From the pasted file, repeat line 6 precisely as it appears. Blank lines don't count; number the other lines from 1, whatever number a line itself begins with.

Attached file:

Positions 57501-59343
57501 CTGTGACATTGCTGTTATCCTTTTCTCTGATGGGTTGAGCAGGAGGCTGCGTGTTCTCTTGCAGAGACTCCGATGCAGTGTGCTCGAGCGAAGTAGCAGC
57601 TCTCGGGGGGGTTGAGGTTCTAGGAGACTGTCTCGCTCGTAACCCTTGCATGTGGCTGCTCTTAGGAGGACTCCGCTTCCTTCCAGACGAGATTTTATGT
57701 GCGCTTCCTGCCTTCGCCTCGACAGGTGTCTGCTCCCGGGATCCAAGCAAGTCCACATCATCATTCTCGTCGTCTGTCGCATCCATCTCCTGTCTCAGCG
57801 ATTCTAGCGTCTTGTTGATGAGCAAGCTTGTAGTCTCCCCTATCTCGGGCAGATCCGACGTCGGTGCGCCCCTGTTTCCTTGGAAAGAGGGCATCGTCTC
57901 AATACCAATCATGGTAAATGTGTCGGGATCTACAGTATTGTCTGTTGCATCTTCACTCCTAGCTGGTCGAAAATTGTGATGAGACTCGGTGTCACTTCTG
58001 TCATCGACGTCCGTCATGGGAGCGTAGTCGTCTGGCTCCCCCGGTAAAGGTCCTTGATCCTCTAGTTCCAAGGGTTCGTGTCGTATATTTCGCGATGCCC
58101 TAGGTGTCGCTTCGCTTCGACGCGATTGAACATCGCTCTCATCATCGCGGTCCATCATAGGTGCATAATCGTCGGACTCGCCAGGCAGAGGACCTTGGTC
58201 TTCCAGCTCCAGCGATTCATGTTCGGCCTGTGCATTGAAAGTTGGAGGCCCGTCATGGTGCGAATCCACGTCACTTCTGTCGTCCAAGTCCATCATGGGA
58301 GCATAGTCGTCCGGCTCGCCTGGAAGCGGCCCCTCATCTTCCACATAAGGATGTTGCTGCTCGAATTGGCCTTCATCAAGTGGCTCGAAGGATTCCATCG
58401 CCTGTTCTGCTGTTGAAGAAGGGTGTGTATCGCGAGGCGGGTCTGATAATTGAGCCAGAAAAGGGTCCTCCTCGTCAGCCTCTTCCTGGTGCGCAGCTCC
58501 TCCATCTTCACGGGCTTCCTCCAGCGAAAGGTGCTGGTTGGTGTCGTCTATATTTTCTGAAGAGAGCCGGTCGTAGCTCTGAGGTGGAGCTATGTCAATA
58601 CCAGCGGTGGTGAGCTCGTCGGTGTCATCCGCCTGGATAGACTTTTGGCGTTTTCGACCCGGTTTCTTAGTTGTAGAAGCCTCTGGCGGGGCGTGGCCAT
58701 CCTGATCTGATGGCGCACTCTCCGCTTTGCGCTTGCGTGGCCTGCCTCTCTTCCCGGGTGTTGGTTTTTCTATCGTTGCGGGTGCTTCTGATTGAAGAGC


57901 AATACCAATCATGGTAAATGTGTCGGGATCTACAGTATTGTCTGTTGCATCTTCACTCCTAGCTGGTCGAAAATTGTGATGAGACTCGGTGTCACTTCTG